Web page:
The oldest wine in Europe is Greek, shows a study by Greek archaeologists published in “Antiquity” archaeological review. The study is based on 2,460 burnt grape seeds and 300 grape skins dating back 6,500 years, found in the prehistoric settlement of Dikili Tas, near the archaeological site of Philippi in Macedonia, northern Greece.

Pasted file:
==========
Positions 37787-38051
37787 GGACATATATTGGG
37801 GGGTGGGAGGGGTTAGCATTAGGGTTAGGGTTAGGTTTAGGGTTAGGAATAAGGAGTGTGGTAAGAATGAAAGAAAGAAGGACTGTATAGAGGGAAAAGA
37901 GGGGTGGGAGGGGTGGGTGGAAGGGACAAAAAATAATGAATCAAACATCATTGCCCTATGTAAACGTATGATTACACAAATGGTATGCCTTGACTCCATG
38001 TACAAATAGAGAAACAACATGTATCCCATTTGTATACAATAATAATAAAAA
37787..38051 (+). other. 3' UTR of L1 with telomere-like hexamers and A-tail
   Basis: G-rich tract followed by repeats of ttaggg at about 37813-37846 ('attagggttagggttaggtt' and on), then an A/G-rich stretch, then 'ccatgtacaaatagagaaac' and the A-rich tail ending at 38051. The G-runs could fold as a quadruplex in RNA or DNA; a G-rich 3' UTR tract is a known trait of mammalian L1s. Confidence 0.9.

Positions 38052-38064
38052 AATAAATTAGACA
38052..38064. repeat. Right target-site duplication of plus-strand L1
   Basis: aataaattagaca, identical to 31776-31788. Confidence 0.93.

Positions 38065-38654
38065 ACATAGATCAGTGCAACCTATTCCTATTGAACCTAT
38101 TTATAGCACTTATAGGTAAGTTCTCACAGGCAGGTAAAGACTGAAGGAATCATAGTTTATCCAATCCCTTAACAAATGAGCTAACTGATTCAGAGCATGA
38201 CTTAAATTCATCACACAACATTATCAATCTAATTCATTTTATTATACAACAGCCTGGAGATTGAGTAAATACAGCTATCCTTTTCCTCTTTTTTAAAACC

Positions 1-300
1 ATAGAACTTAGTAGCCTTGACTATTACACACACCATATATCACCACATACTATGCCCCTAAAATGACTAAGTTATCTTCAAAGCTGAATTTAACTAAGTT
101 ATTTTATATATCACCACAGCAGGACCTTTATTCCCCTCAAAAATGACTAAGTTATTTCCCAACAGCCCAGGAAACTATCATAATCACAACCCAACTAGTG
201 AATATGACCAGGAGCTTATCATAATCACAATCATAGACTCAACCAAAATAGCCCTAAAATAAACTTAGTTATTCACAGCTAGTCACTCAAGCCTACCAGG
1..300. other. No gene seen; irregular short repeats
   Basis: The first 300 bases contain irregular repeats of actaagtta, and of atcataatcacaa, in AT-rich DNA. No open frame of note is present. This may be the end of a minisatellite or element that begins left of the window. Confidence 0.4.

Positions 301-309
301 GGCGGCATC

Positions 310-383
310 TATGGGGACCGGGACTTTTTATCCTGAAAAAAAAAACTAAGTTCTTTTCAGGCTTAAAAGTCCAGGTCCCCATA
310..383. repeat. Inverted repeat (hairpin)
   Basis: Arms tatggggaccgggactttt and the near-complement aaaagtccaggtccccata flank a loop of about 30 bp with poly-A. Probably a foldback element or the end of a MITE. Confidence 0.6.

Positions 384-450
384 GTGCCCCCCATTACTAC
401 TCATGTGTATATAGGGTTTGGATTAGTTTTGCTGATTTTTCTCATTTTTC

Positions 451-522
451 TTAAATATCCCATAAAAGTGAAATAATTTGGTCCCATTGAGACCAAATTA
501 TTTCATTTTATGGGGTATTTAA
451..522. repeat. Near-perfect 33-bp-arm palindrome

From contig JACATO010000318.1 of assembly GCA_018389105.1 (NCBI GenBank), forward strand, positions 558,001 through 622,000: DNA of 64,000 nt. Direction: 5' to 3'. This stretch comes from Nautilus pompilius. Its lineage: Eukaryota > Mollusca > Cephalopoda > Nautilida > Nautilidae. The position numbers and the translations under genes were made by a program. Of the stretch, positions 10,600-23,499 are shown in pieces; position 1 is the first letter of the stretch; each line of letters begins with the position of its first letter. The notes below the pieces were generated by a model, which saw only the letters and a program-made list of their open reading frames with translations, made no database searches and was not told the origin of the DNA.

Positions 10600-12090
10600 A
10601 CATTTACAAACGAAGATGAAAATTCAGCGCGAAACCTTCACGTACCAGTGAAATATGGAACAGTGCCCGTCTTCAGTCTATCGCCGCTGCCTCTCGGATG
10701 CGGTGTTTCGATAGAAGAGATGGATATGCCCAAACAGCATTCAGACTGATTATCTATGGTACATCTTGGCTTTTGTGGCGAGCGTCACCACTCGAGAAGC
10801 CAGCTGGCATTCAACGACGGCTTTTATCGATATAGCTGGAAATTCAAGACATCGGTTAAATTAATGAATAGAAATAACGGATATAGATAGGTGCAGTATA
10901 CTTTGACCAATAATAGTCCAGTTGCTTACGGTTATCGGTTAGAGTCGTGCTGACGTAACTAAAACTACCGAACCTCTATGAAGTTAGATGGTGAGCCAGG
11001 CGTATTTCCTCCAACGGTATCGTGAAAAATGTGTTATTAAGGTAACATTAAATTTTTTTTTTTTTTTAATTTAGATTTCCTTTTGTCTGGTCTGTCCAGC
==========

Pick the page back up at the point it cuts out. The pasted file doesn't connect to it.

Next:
These are the oldest trodden grapes in the world and were probably used to make wine, scientist concluded after comparing the charred seeds and skins with fresh grapes, raisins and wine pressings. Further evidence that the grapes were pressed for wine is the fact that pottery vessels and jugs with handles, used for transporting and pouring wine, were found in the same area.
The final answers are expected once the ceramics of Dikili Tas have been analysed. The oldest wine vessel discovered to date is from Iran and is dated to the 6th millennium BC.